Snakes have clitoris after all, study finds
RResearchers pay a lot of attention to penises, historically speaking. This is especially true in snakes, because scientists know a lot about the male reproductive organs of animals, but relatively little on female organs, especially the clitoris. This led some scientists to conclude that the structure had little to do with mating in snake species, and some doubted it existed.
Now, a study published today (December 13) in Proceedings of the Royal Society B sets the record straight: the clitoris of the snake does not only exist, it can also play an important role in reproduction. Researchers from the University of Adelaide have, for the first time, described the striking diversity of snake hemiclitores in nine snake species. In doing so, they provided evidence that the structure is widespread among snakes and likely serves a vital function. This study adds to the growing pile of evidence that the clitoris is probably no less important than the penis when it comes to copulation in the animal kingdom.
“The study is really interesting,” says Soledad Valdecantos, a biologist at the National University of Salta in Argentina who was not involved in the study, in an interview in Spanish. She says she wasn’t surprised to learn that snakes have a clitoris, because “the presence of the hemiclitoris in reptiles is very common.” However, she adds that “[i]It’s super important because it’s the first study where we see the internal morphology.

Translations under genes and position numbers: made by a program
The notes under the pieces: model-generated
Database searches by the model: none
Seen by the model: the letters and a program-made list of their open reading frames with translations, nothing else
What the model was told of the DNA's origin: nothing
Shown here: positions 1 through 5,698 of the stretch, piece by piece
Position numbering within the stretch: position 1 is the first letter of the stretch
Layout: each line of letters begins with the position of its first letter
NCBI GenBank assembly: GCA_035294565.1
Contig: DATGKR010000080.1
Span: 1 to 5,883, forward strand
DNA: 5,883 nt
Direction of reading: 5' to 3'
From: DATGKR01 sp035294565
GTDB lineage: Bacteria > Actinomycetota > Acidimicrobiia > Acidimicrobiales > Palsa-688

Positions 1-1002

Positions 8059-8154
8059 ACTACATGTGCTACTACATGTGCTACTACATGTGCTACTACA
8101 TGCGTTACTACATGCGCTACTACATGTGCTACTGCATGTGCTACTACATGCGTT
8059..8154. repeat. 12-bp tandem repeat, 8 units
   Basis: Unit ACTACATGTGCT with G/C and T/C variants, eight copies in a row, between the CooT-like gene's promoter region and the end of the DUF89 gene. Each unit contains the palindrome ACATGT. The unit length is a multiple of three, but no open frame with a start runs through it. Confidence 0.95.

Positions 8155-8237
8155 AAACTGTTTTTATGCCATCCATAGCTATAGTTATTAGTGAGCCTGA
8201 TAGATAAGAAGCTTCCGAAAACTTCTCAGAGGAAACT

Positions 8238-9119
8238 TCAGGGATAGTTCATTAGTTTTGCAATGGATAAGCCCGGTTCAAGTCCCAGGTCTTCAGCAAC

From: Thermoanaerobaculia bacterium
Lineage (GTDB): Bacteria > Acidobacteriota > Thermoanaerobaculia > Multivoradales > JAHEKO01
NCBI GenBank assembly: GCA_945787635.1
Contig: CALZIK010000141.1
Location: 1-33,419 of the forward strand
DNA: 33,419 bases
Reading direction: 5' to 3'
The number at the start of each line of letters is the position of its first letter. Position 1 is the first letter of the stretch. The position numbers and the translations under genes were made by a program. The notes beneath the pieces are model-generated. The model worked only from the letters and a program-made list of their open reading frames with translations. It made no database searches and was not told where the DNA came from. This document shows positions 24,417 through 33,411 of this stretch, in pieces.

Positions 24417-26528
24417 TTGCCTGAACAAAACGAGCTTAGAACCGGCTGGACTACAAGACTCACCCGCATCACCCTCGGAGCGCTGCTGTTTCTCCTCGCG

Since the field began in the 1800s, researchers have spent two centuries studying and documenting the remarkable diversity of snake and lizard penises, actually called “hemipenis” (singular: hemipenis) due to the fact that they have two penises that are connected in a branched structure. .
See “Evolution of the penis”
By contrast, the topic of female reproductive organs, even in snakes, has long been considered ‘taboo’, says University of Adelaide graduate student Megan Folwell, co-author of the study. Female hemiclitores in reptiles, which are thought to derive from the same ancestral organ as animal hemipenes and also occur in a paired structure, were only described in lizards in 1995, and since then there only a few studies have been done on the subject, she says. Researchers’ focus on hemipenes shaped their conclusions about snake sex and reproduction. Scientists have speculated that the clitoris was vestigial or even lost in some species of scaly reptiles.
“It’s good that the research community is starting to look at the other side of the story,” Folwell says.
Folwell, graduate student in biology Catherine Sanderat the University of Adelaide, was studying the morphology of snake hemipenes when she realized how little biologists knew about hemiclitores. She also noted inconsistencies in the existing scientific literature on what constituted hemiclitores, with some studies appearing to mislabel the organs. In some studies, the scent glands, also located on the ventral side of the snake near the tip of the tail (just below the hemipenes in males), had been labeled as the hemiclitores. In others, hemipenis-like structures in hermaphrodite snakes had also been dubbed hemiclitores. In a exam published earlier this year, Folwell and his co-authors concluded that, based on these interpretations, hardly anyone had ever really done a real comparative study of sex organs in snakes.
A death adder (Acanthophis antarcticus)